4. The Good Stepdaughter and The Bad Daughter

The wicked stepmother sent her stepdaughter to go and fetch water at a dangerous time of the day. She went and was kind to an old woman she met on her way who gave her a pot full of riches to break later. She became very rich and her stepmother out of jealousy sent her daughter to fetch water too at that same time. Her daughter met that same old woman and insulted her when she asked her for help. Yet the old woman still gave her a pot. She didn’t wait to follow the instructions to open it later. When she broke the pot, wild animals of all kinds came out and tore her to pieces.

Moral of this African story: This African story portrays the need to be respectful even to people we don’t know. We should also be patient and follow instructions because hastiness always leads to the wrong outcome.

5. Tortoise’s Revenge

This African story describes how the hare tricked the chicken into going out while he ate the whole food that was served at his mother’s house. He had deceived chicken into following him and then kept on sending her on various errands while he consumed the food placed before them. Next time, he invited the tortoise but the tortoise came prepared as he carried everything they needed so the hare could not find any reason to send him out.

Moral of this African story: It is good to be proactive and ready for every situation in life. It is not good to be stingy or to take advantage of others.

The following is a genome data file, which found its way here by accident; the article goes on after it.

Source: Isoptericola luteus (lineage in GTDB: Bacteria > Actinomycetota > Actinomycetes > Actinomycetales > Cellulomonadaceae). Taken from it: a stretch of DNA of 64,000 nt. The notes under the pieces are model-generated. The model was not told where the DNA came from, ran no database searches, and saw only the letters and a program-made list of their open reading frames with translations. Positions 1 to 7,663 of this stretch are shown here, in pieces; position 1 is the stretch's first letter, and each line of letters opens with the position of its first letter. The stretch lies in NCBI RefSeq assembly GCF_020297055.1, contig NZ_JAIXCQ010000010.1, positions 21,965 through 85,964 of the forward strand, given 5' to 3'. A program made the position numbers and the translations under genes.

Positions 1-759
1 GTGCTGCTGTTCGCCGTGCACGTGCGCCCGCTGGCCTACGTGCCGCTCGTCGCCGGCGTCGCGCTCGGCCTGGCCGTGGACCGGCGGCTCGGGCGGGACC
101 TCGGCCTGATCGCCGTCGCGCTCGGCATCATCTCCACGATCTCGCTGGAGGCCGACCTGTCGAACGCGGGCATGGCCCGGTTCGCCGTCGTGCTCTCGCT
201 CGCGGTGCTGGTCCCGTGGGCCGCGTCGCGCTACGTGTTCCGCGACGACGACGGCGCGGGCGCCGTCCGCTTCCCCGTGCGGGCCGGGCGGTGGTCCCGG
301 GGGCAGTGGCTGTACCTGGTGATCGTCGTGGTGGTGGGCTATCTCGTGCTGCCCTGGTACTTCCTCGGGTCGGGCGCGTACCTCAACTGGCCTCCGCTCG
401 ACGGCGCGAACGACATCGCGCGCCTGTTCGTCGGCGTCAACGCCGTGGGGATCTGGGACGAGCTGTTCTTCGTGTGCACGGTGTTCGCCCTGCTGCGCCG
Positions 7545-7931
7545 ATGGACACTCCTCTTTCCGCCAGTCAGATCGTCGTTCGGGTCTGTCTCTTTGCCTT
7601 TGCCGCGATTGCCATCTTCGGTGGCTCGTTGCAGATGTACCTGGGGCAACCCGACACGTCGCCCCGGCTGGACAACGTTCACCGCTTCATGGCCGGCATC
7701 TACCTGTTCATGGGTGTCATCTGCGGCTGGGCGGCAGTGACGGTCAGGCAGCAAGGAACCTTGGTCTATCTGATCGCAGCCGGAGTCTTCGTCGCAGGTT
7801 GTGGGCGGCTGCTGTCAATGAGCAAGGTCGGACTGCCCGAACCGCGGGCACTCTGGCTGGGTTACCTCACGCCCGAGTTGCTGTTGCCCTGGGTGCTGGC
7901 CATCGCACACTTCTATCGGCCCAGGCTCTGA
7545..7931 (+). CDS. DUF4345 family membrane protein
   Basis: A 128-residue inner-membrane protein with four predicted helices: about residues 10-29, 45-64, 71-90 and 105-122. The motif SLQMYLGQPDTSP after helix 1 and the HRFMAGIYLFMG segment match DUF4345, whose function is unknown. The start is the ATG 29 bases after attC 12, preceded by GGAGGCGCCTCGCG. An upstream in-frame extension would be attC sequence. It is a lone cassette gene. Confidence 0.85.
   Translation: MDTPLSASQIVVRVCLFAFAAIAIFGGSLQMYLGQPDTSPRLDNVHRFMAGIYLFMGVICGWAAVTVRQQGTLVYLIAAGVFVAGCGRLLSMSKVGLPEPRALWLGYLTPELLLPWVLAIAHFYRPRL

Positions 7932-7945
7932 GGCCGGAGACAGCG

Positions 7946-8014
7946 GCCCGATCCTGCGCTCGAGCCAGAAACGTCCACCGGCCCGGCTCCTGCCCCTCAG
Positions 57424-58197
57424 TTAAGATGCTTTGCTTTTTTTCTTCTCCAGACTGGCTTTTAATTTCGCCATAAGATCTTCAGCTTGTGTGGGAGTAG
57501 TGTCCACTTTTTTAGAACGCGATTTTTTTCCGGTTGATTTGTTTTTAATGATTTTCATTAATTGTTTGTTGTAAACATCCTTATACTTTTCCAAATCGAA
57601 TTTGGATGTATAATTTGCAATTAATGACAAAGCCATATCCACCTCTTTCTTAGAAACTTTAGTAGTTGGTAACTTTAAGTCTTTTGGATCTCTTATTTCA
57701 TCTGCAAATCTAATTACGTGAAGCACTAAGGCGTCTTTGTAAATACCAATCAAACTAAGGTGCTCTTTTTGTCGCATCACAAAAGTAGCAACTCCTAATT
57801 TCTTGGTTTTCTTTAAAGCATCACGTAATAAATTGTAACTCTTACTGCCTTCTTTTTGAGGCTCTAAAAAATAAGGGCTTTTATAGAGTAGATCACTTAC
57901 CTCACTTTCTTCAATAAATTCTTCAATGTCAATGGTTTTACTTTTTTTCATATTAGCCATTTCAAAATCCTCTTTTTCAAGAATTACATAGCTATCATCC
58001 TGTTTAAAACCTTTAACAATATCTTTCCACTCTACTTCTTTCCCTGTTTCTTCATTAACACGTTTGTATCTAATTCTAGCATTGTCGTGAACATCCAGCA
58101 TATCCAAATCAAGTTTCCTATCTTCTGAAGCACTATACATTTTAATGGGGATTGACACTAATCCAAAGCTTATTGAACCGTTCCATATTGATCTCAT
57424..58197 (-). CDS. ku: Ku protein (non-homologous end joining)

6. The Ant and The Bird

The ant was very tired, thirsty, and visibly dying. A bird perched nearby saw it and instead of feeding on it, picked it up and carried it to the river for a drink. A few days later, the ant saw a hunter aiming at the bird with his gun. The ant quickly climbed onto the hunter’s leg and stung him severally. As the hunter yelped in pain, he lost concentration and the bird flew away.

Moral of this African story: One good turn deserves another. This African story also teaches us that there is a reward for kindness.

7. Why The Chicken is Killed for Festivities

Things were going wrong in the animal kingdom so a meeting was fixed to provide a solution. On the day of the meeting, the chicken was too lazy to go. When his friends came to call him, he lied that he was not feeling well and said that he agrees with any decision made at the meeting. At the meeting, the chief priest announced that an animal must be sacrificed to appease the gods. Every animal refused to volunteer. However, since the chicken was absent, it was unanimously agreed that he’ll be used for the sacrifice. That is why, up to this day, chickens are still killed and cooked for festivities.

Moral of this African story: Laziness can sometimes lead us into a bad situation beyond our control. Never allow yourself to get into a situation where your fate will be decided by others; make your decisions yourself!

8. The Crocodile and The Monkey